This past year, I received a professional development award from Alberta Education which I was directed to use for my own, individual learning. I decided to google search creativity and innovation to see what conferences might be available. I felt this would help me support continued exploration for how to develop these cross-curricular competencies, which are included in Alberta Education’s work around curriculum re-design, among staff and students at Greystone. I came across the Creativity Workshop – a learning opportunity designed to ignite the spark of creativity and to develop an understanding of the creative process among participants. The website for this workshop looked incredibly appealing for many reasons, including the fact that the sessions were offered in amazing destinations including Dubai, Dublin, Florence, New York City. I ended up coordinating my conference with a trip my husband and I had previously planned to Italy.The workshop, in Florence, served as a starting point for our six week Italian adventure.
The journey to explore my own creative side started this past May when I received an e-mail from one of the organizers of the Creativity Workshop, giving me a list of suggested items to photograph. One of the items on the list was to take a picture of an animal I could find in the clouds. Oh brother! I thought this was absolutely ridiculous and couldn’t imagine how a five day workshop that started out by having me stare at the clouds would possibly provide any worthwhile learning for me or my school community! I ended up completing the first task of gathering pictures, including making time to stare at the clouds, while I was at our grade 6 camp with students. I did this bright and early one morning while the students were still asleep and the camp was quiet and peaceful, a pretty rare occurrence with over one hundred twelve year olds on the loose in cabins. It was glorious, actually, as the birds were chirping away, I was looking out over the calm waters of Lake Nakamun, and then, I found myself staring up at the clouds – looking for animals.
This started the process of creative awakening for me – a process which continued in Florence three weeks later. The workshop in Florence began, for me, with a little unease and skepticism as I still wasn’t convinced that the activities I had been doing in preparation for the course, including the cloud gazing, were anything more than a flaky waste of time; however, as the days unfolded, and as each experience built on the other, I became hooked by about day three. By day five, the last day, I didn’t want the workshop to end! What I loved about this experience, among other things, was the opportunity to get to know a diverse group of over 30 different people, of all ages and varying lines of work including several college professors, an interior designer, school district superintendents, an educational technologist, business managers, middle school and high school teachers, a dancer and novelist. They travelled here, to Florence, from all around the world, from places I had never been – Israel, Australia, Texas, South Carolina, and even a few fellow Canadians. Their stories are all as unique as they are; however, the one thing that united each of us is our belief in the importance of creativity in our personal and professional lives.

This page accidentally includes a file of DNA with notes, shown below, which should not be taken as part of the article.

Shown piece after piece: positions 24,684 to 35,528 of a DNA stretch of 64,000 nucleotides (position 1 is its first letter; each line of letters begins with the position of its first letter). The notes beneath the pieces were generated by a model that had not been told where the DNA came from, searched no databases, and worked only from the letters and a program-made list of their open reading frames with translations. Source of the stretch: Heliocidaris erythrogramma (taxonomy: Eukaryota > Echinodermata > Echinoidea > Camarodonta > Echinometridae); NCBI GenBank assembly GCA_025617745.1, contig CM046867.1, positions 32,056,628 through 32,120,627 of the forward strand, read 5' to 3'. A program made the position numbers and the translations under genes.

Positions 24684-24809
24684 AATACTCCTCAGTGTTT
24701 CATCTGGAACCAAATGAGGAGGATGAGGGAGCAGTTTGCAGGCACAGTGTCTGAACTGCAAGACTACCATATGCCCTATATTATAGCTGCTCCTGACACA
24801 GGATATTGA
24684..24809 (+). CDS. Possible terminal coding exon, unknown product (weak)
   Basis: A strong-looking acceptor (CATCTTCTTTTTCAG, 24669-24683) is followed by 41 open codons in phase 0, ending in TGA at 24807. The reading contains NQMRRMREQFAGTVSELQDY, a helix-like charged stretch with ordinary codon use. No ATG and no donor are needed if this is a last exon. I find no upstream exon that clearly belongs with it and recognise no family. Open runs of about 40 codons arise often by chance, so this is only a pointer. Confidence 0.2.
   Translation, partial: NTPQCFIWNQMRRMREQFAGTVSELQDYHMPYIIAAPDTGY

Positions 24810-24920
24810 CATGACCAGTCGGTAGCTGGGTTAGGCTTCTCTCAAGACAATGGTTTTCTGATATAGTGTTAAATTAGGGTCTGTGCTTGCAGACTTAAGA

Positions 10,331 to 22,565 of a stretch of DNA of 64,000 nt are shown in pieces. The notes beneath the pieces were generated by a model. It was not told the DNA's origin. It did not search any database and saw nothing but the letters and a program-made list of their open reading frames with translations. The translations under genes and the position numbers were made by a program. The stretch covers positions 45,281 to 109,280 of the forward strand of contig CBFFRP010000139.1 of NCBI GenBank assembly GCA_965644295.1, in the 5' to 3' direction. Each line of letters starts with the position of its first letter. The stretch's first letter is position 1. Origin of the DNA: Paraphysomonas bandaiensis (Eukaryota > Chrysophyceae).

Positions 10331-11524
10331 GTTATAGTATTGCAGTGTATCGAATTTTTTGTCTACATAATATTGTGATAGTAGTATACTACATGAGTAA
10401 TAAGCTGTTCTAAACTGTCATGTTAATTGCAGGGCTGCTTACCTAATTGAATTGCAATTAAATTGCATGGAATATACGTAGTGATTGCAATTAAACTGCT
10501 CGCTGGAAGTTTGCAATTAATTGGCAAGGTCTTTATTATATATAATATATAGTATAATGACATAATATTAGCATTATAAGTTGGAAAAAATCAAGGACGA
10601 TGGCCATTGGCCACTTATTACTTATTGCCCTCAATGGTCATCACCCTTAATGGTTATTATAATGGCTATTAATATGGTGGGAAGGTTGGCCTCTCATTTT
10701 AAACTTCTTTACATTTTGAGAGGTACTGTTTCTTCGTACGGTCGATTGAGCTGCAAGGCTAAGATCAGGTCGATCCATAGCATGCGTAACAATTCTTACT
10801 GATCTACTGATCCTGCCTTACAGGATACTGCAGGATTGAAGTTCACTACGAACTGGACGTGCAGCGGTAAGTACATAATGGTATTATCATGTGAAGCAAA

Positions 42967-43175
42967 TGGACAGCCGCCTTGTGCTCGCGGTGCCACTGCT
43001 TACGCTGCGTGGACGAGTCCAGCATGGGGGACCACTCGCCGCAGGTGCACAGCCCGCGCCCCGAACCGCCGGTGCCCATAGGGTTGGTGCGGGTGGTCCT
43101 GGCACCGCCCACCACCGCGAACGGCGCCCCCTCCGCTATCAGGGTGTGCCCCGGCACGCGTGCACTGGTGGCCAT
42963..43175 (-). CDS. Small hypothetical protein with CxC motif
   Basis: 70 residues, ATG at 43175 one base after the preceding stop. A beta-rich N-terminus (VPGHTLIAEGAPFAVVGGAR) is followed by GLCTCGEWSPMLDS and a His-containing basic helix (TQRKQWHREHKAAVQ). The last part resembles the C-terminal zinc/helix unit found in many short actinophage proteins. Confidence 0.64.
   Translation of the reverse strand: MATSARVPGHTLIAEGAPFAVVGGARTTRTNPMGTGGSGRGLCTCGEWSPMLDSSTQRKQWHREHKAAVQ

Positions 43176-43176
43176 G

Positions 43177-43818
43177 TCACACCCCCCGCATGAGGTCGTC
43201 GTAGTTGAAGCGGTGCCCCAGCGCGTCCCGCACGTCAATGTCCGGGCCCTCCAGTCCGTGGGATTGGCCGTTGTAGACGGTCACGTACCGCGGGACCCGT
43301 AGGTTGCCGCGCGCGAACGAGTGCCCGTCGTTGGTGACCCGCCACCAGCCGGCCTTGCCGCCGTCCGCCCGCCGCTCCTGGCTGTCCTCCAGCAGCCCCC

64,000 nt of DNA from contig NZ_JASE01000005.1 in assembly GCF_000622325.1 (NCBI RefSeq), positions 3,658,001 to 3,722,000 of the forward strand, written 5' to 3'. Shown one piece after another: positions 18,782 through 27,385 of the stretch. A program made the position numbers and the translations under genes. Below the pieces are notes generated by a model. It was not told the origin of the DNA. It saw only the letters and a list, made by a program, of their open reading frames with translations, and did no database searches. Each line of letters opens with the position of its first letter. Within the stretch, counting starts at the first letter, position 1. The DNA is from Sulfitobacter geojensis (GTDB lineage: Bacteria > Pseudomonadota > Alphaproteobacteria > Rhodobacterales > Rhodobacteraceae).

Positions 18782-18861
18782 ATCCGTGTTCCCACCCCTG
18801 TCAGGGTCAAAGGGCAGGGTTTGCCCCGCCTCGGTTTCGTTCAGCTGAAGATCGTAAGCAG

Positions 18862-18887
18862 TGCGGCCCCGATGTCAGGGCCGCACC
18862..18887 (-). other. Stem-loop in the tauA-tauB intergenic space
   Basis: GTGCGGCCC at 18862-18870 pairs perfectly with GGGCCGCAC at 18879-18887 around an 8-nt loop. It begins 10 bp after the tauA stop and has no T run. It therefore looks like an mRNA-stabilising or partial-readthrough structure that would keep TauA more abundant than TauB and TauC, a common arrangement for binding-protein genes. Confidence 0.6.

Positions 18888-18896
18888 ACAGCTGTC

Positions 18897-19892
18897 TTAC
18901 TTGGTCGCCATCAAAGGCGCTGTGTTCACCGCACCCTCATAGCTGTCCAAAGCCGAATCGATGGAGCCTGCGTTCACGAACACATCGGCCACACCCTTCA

There were numerous activities that we engaged in, I mean REALLY engaged in. We were on the floor visualizing, sketching and writing. We were partnered up with others in whisper conversations, almost like we were creating secret conspiracies. We were wandering the streets of Florence with cameras in hand to capture evidence of our new found powers of observation. We were hanging out in cafes in search of “victims” to sketch and write about. It was five days filled with play, fun, exploration, reflection and self-discovery. We were reminded of the importance of taking risks, of making mistakes, of re-connecting with our child-like curiosity and we all had the opportunity to explore our own unique creative potential. Some key learnings for me include the following:
*EVERYONE has the capacity to be creative – you just have to make time for it – as little as 15 minutes a day
*brain research tells us that our brains are NOT wired for multi-tasking – we need to slow down and go deeper on one thing at a time – this is especially true when creating
*creativity and analysis go together – come up with creative ideas and then analyze, refine, develop into a plan for action…BUT…both do not happen at the same time – allow for creativity WITHOUT analyzing – the creative process needs time for exploration, play, discovery WITHOUT judgement or critiquing
*process is more vital than product
*collaboration, NOT competition, stimulates creativity and allows for ideas to build and grow
*the act of writing something down triggers better memory – there is still a place for paper and pencil in writing and/or sketching
*the brain is wired to look for connections and patterns – keep an idea book for random thoughts, ideas – later, the brain will find a way to connect these into something meaningful
*the word amateur comes from the word “ama” which means to love what you do – being an amateur is a good thing as it means being passionate in your work
So, as my workshop came to an end, I knew that my new found understanding around the creative process was not going to end – it is just beginning. I will continue to seek inspiration from the clouds and from many other sources as I develop my capacity and the capacity of others for creative exploration.